The tax-payer's responsibility should have a limit to the public services provided. For example, providing free transportation to overweight "disabled" people to Pizza Hut's door while they enjoy luxuries (transportation and restaurants) on our tax dollars that we ourselves choose not to spend our money that foolishly because we work for it!As for medical trips and such, there are many taxi services that would better suit the needs to an elderly person due to health concerns (heat, cold, means of traveling/waiting at bus station).As with the T, it needs to go. It will eventually be shut down, and the tax will stay, as with all other taxes. For example, income tax began in 1861 during the Civil War to help fund the war. The war ended, but despite, the tax stayed and more followed. Personal income tax should definitely be viewed as the draft: Used only in an extreme time of need, i.e. World War III.With the T being shut down, the City of Lawrence can & will merge with KU without an increase in tax. Come on, now they are proposing two different taxes because they realize the tax cannot support the T. They are not even rationalizing. Give me a break!Please Vote NO!

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IrishCat 6 years, 1 month ago

Just a note to Wild Dogzz...I chose exactly that...not to just sit and complain about it...my children and I waited for five hours down at the City Hall meeting the other night just for an opportunity to speak in favor of maintaining the bus system...the meeting room was FULL of people wanting to show their support for the bus, it was full until 8:00 p.m. that is...because that is when the bus system closed for the night and those people that depend on the bus for transportion had to have a way to get home...

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just_another_bozo_on_this_bus 6 years, 1 month ago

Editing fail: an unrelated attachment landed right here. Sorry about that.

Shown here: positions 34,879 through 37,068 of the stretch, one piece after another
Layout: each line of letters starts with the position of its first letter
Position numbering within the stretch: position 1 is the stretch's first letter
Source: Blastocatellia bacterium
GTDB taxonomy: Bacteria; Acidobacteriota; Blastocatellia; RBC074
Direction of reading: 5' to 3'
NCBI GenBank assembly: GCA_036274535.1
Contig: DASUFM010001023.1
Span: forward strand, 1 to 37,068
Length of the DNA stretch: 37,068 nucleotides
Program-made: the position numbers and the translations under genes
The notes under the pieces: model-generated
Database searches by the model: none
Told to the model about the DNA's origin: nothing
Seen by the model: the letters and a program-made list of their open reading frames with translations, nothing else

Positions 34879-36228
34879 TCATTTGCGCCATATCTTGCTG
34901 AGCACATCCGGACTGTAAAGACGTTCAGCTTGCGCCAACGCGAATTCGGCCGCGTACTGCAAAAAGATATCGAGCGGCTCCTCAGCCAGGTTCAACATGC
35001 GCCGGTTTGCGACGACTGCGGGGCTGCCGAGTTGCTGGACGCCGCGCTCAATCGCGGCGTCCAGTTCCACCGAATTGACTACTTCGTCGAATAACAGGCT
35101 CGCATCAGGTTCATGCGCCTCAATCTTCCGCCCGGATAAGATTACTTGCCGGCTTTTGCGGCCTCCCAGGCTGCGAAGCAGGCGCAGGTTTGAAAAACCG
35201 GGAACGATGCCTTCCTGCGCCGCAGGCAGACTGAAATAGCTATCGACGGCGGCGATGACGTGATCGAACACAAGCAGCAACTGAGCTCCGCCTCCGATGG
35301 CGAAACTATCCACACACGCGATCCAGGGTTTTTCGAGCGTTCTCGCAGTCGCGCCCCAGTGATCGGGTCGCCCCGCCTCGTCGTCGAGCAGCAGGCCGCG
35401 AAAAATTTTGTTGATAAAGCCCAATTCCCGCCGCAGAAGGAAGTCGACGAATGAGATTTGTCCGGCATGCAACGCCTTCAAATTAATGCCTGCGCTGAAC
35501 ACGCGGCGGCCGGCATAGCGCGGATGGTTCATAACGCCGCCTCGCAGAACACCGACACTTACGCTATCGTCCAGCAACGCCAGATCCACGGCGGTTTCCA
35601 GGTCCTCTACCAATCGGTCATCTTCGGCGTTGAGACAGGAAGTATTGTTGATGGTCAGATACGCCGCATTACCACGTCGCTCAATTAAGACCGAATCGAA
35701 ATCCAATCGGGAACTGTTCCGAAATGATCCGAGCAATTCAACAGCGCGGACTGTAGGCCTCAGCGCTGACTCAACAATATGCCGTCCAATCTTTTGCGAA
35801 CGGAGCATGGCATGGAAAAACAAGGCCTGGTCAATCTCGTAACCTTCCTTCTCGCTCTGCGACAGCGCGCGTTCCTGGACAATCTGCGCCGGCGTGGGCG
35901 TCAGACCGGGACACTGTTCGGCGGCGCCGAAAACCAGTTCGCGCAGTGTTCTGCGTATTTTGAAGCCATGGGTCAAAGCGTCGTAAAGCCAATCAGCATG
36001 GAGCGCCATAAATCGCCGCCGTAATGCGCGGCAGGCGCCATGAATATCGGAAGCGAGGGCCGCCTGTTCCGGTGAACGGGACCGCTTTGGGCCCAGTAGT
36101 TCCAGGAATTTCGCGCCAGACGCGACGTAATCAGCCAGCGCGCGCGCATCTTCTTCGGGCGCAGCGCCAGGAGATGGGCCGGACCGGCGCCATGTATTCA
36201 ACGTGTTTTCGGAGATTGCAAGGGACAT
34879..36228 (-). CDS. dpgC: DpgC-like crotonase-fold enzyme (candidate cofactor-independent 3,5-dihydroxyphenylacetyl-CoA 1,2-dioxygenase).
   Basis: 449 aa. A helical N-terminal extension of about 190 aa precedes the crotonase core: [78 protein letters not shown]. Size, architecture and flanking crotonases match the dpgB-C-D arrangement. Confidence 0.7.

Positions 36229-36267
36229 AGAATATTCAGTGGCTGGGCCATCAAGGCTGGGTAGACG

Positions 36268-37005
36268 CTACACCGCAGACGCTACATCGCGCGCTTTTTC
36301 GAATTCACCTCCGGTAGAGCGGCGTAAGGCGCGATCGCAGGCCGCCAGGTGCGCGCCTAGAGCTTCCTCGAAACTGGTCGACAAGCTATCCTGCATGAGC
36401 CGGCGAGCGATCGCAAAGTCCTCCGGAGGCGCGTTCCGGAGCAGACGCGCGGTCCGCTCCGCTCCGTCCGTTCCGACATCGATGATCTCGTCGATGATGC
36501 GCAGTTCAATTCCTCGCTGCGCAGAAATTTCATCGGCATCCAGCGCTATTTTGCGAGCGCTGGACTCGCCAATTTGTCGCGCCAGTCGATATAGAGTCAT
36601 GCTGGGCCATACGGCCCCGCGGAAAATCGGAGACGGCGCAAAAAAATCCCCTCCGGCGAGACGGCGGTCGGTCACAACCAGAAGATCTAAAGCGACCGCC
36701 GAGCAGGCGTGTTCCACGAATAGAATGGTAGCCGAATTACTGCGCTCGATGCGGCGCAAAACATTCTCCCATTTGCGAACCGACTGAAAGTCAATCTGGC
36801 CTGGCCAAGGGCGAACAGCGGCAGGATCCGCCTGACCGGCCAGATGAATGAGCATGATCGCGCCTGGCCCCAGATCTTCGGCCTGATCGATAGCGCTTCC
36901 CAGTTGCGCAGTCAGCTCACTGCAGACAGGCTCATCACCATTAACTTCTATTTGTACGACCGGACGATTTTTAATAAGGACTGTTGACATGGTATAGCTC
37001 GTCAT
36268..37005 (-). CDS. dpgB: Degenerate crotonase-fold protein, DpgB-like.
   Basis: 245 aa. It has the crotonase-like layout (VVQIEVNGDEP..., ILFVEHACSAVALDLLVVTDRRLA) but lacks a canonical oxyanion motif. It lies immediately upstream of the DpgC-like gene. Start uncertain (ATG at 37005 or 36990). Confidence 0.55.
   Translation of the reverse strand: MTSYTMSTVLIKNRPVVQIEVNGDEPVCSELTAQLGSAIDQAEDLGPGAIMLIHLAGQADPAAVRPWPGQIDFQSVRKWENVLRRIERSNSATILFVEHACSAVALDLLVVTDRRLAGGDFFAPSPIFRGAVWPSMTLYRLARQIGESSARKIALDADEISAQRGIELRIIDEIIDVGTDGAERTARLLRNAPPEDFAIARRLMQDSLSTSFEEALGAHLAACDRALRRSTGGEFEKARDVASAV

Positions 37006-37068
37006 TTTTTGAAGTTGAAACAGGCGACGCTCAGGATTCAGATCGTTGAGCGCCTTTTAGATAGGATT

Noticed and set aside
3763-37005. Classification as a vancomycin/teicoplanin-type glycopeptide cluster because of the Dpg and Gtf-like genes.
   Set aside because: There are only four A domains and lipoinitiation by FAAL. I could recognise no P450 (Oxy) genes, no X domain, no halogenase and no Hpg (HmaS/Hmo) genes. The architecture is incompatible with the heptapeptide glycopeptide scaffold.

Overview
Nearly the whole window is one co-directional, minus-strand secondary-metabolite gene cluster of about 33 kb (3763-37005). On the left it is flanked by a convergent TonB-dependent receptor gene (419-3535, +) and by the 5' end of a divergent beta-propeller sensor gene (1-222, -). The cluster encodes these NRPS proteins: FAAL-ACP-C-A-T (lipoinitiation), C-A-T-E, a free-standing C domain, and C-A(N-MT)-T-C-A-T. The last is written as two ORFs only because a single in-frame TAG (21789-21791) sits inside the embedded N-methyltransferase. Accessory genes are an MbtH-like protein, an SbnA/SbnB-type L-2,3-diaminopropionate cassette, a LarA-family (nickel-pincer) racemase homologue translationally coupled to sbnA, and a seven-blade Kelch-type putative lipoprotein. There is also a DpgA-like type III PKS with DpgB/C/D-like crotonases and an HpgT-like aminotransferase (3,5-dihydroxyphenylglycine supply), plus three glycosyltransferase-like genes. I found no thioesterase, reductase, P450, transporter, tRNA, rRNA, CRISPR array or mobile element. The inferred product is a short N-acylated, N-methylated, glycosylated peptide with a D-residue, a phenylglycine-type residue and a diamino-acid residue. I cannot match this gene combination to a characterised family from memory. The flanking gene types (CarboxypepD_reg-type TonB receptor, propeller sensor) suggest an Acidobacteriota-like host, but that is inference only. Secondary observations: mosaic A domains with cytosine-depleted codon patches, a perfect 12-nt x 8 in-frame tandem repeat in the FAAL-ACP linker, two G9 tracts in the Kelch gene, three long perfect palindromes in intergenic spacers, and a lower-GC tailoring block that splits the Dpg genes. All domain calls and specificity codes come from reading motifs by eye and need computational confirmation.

" It's hilarious that you use the "what about the poor people" argument when advocating for a regressive sales tax."That's a really cheap shot, Glock. The City Commission are the ones who have decided that the "T" only survives by being financed through a sales tax-- a classic Hobson's choice. But the only alternative was to continue to finance it through the property tax, which is also a regressive tax. The class warfare has been conducted within the state legislature, who have chosen to give local governments no option of using the fairest tax available-- a progressive income tax.

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lawrencian 6 years, 1 month ago

Solutions 101 says... "With the T being shut down, the City of Lawrence can & will merge with KU without an increase in tax." Do you really think that students will fund the city-wide bus system if the city isn't willing to put up its' fair share? Not likely!

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lawrencian 6 years, 1 month ago

hawk, ku's system isn't any bigger than it was before, it just has pretty blue buses that are more noticeable to you now...

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packs_of_wild_dogzz 6 years, 1 month ago

sjschlag,Nice. Everyone take notice. Someone willing to try to solve the problem rather than sit and complain about it. Since yours was a positive post, it will likely be completely ignored. I say good luck.

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bearded_gnome 6 years, 1 month ago

don't know if anybody has discussed the para issue. haven't had time to read previous comments. hope I can.anyway, the discussion of continuing at least a minimal para service for elderly/disabled is nice and noble, but the way the para is operated now, it is still quite expensive per ride, and wasteful. most para rides don't require the big, heavy-duty, lift-equipped low-gas-milage buses. most para rides could be provided with a fuel-efficient four-door car. if federal law prevents paras from deploying these, then seek a waiver! furthermore, that blind guy who spoke to the commission said that the para doesn't completely meet the needs of blind people if they are active.

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Richard Heckler 6 years, 1 month ago

Better keep an eye on that infrastructure sales tax proposal.That will likely include some projects that will increase your taxes again. It's called local corporate welfare.